Will Speech Problems Hurt My Singing?

I love to sing and I’m in my school’s a cappella choir. But what I’ve noticed is that my voice doesn’t sound all that good. I have a hard time hitting the right pitches and my voice sounds kind of scratchy. I also happen to have speech issues (which I’ve had all my life) and I’ve been wondering if that may have affected my singing. Is that true? If so, is there anyway I can fix it?



Hey Rachel,

Sometimes it takes a little bit of practice to get used to singing in an acappella group. If you’re having pitch issues, you’ve got to determine if it’s because you can’t hear where you’re supposed to be singing, or if your voice just isn’t cooperating. Since you say you have a hard time hitting the pitches, I’m going to assume it’s the latter.

As a general rule, from a technique perspective, if you’re singing flat then it’s under supported and if you’re singing sharp, then it’s over pressed. If your throat is scratchy, I’m assuming you’re pressing a little too hard and therefore overshooting the pitch.

If this is the case, then I’d suggest getting back to a speech level of singing. You want your voice to be open and released, lacking any muscular action outside in the neck area. The more tension you can release in your tongue and neck area, the better. Then, it’s just about singing on a steady and consistent flow of air with no more or less pressure than what you’d use when you’re speaking (at least this will help balance you at first).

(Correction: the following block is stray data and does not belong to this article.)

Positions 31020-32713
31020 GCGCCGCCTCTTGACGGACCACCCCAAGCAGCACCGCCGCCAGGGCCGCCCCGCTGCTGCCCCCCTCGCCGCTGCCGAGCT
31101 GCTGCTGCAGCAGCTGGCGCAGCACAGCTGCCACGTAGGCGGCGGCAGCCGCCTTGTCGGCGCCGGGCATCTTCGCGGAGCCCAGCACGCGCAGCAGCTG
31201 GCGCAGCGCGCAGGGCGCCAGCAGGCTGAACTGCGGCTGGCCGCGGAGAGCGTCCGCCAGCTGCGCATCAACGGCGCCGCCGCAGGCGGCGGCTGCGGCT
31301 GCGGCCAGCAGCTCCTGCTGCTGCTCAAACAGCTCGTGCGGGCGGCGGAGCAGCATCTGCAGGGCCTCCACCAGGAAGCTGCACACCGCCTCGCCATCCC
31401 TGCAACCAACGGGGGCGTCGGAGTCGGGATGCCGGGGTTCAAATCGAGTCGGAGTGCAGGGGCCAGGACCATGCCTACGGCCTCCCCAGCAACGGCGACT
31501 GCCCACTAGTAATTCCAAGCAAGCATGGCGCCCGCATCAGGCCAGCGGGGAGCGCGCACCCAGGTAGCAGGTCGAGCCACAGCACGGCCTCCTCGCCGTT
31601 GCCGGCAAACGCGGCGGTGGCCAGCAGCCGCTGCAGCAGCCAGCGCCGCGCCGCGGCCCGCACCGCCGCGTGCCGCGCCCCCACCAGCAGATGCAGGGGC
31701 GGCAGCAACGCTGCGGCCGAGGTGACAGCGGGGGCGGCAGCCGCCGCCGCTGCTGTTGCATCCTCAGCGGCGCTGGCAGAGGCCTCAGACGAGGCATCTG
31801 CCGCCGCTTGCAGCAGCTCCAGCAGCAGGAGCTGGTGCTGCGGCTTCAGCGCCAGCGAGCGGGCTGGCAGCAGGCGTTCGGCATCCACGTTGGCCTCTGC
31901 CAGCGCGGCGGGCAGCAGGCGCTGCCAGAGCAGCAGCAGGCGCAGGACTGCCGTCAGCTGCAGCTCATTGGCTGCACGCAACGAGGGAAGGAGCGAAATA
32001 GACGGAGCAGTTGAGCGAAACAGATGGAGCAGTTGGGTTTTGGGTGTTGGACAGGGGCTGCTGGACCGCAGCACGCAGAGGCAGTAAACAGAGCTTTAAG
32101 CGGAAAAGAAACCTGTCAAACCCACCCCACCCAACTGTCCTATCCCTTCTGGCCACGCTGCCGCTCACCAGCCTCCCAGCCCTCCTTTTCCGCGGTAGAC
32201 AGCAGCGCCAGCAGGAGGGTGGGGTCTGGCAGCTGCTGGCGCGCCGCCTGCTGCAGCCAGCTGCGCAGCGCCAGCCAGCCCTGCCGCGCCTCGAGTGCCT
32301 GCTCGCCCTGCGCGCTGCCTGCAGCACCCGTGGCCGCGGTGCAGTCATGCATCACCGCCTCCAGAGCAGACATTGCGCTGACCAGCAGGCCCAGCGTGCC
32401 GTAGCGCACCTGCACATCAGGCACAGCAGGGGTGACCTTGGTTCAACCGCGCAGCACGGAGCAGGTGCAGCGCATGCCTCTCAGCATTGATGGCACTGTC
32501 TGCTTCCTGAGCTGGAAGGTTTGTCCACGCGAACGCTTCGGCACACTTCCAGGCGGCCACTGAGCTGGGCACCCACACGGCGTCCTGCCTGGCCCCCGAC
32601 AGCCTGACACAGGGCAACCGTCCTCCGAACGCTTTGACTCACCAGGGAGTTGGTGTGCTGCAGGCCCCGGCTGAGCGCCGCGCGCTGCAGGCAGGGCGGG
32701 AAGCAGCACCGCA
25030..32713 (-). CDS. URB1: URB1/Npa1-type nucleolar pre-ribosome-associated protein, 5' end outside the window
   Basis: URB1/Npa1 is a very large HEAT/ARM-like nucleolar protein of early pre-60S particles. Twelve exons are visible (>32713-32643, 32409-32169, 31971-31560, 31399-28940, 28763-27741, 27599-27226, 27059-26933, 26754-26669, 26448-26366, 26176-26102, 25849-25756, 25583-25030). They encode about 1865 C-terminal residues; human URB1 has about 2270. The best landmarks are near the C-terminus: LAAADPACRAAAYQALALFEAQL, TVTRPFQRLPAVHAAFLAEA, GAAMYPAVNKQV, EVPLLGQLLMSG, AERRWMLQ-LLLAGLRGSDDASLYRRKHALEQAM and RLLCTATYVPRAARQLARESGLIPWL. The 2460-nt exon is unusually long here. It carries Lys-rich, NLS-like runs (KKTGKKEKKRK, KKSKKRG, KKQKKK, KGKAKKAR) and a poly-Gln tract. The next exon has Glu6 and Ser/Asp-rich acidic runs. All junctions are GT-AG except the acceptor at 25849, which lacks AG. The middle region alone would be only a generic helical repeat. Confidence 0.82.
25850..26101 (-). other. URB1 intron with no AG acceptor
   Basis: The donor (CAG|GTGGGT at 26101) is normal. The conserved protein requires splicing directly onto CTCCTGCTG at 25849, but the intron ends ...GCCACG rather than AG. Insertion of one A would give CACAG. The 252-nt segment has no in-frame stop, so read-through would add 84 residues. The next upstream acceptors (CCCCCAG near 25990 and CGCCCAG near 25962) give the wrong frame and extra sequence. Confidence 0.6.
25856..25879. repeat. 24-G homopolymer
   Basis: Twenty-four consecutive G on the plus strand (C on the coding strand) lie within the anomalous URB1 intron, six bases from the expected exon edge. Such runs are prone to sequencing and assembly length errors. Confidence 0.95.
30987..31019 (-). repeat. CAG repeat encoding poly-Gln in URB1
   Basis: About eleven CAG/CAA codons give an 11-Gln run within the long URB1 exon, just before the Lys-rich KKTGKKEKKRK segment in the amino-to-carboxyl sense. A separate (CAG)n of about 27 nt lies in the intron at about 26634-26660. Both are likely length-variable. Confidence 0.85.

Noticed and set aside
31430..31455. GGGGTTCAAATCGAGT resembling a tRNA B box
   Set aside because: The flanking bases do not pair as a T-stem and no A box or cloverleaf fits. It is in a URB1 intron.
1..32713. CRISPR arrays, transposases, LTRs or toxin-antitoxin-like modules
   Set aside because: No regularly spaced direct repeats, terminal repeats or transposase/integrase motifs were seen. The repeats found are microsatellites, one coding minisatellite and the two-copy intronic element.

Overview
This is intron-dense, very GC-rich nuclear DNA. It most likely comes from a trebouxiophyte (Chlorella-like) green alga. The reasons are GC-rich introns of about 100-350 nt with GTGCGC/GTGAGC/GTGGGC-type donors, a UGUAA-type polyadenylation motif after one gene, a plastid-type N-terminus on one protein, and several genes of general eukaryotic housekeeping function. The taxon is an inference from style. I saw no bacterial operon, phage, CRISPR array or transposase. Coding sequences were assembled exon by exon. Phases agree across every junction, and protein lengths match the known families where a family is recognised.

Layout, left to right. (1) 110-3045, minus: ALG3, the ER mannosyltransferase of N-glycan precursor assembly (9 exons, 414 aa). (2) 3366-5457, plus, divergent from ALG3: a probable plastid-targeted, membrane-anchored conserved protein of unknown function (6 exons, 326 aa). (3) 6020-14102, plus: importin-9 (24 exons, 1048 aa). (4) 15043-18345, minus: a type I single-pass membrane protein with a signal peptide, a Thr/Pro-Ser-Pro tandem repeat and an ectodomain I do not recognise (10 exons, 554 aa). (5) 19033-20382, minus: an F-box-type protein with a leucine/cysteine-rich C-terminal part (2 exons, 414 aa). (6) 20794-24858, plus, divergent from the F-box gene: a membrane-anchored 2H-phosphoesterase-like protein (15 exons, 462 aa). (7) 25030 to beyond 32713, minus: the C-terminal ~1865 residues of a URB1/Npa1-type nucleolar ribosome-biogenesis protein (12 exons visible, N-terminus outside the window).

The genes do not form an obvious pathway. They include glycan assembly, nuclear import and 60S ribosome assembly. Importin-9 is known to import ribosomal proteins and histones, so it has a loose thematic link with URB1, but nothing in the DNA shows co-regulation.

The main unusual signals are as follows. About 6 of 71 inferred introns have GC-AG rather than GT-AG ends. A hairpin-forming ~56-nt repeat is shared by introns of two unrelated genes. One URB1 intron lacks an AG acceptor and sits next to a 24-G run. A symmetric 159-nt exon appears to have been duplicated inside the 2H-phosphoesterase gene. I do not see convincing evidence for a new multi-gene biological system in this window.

When it comes to your speech issues, I’m not sure what issues you’re referring to, so I can’t say whether or not they’d have an effect on your voice. If it’s nodules or something like that, then yes, that can have an effect on your voice. If it’s like a lisp of sorts, then I don’t think it’d directly affect your voice, but that speech issue has made you timid about using your voice, then I could see how it would have somewhat of a psychological effect. Singing requires consistency in air pressure, and if you’re backing off all the time, then you’re going to struggle to maintain the type of vocal balance that makes singing easy and effortless.

If you find yourself struggling with this, just allow yourself to make mistakes or speak incorrectly without making it a big deal. Your voice will likely sound better if you do, because vocally you’ll be much stronger.

I hope this helps, and best of luck in your acappella choir!

Vocal Coach Ken Taylor

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